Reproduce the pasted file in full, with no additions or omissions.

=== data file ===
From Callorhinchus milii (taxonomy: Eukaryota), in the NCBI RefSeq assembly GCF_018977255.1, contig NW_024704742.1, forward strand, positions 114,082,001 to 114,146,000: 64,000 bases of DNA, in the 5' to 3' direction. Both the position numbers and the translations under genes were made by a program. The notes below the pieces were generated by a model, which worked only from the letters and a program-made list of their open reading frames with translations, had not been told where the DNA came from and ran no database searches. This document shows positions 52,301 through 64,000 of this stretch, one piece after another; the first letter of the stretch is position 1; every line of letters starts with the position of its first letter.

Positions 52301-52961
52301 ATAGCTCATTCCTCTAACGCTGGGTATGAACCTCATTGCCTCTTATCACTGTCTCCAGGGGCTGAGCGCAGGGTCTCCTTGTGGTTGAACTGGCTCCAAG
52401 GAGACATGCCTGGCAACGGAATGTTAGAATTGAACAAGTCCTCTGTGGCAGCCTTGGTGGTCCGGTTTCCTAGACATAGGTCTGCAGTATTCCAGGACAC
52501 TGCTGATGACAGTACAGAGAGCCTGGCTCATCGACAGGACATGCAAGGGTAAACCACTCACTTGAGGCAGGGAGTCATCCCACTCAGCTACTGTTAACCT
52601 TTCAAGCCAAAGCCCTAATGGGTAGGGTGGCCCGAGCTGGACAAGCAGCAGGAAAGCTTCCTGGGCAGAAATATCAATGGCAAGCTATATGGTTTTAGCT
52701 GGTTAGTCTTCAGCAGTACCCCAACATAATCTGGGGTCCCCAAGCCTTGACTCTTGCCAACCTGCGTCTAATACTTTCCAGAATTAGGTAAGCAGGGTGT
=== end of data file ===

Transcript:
From Callorhinchus milii (taxonomy: Eukaryota), in the NCBI RefSeq assembly GCF_018977255.1, contig NW_024704742.1, forward strand, positions 114,082,001 to 114,146,000: 64,000 bases of DNA, in the 5' to 3' direction. Both the position numbers and the translations under genes were made by a program. The notes below the pieces were generated by a model, which worked only from the letters and a program-made list of their open reading frames with translations, had not been told where the DNA came from and ran no database searches. This document shows positions 52,301 through 64,000 of this stretch, one piece after another; the first letter of the stretch is position 1; every line of letters starts with the position of its first letter.

Positions 52301-52961
52301 ATAGCTCATTCCTCTAACGCTGGGTATGAACCTCATTGCCTCTTATCACTGTCTCCAGGGGCTGAGCGCAGGGTCTCCTTGTGGTTGAACTGGCTCCAAG
52401 GAGACATGCCTGGCAACGGAATGTTAGAATTGAACAAGTCCTCTGTGGCAGCCTTGGTGGTCCGGTTTCCTAGACATAGGTCTGCAGTATTCCAGGACAC
52501 TGCTGATGACAGTACAGAGAGCCTGGCTCATCGACAGGACATGCAAGGGTAAACCACTCACTTGAGGCAGGGAGTCATCCCACTCAGCTACTGTTAACCT
52601 TTCAAGCCAAAGCCCTAATGGGTAGGGTGGCCCGAGCTGGACAAGCAGCAGGAAAGCTTCCTGGGCAGAAATATCAATGGCAAGCTATATGGTTTTAGCT
52701 GGTTAGTCTTCAGCAGTACCCCAACATAATCTGGGGTCCCCAAGCCTTGACTCTTGCCAACCTGCGTCTAATACTTTCCAGAATTAGGTAAGCAGGGTGT